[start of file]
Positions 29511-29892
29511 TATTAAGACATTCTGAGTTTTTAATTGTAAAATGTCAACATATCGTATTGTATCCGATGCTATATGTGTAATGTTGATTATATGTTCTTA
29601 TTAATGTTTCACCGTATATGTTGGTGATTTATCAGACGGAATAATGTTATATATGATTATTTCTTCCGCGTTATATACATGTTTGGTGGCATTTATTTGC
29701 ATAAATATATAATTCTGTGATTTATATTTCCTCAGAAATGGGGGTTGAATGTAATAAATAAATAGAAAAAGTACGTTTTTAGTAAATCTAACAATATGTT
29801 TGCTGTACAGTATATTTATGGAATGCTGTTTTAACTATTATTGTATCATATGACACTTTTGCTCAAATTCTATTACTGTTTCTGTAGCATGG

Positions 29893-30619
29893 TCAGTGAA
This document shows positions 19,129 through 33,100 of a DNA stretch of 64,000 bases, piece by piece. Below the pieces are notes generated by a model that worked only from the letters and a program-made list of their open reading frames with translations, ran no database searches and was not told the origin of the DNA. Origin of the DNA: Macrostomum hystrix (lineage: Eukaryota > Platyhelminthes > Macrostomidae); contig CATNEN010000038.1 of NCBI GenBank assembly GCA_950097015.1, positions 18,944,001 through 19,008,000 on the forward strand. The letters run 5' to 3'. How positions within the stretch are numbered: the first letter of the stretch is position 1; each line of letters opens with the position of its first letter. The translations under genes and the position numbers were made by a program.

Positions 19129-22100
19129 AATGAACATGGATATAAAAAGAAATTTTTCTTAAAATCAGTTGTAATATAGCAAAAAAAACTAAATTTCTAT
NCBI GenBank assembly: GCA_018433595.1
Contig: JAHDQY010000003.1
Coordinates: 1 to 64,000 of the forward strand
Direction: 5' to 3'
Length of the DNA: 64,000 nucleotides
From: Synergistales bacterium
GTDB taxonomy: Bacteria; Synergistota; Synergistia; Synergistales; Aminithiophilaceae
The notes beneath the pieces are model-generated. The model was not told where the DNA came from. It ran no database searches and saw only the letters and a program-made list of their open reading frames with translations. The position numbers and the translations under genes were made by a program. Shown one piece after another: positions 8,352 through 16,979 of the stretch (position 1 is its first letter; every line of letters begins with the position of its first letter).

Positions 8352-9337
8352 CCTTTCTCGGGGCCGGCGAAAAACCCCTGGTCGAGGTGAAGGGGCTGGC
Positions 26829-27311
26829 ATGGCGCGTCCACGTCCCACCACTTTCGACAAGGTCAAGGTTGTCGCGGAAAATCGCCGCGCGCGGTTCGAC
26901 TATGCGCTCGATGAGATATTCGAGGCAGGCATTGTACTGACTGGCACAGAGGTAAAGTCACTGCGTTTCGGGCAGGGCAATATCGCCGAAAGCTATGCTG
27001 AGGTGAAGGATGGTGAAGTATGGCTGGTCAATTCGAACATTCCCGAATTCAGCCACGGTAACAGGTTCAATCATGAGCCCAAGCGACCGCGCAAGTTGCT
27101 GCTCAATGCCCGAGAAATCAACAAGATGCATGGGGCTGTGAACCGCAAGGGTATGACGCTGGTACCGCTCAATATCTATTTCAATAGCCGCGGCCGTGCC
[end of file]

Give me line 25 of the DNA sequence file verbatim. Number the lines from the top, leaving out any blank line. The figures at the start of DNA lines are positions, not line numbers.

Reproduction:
27101 GCTCAATGCCCGAGAAATCAACAAGATGCATGGGGCTGTGAACCGCAAGGGTATGACGCTGGTACCGCTCAATATCTATTTCAATAGCCGCGGCCGTGCC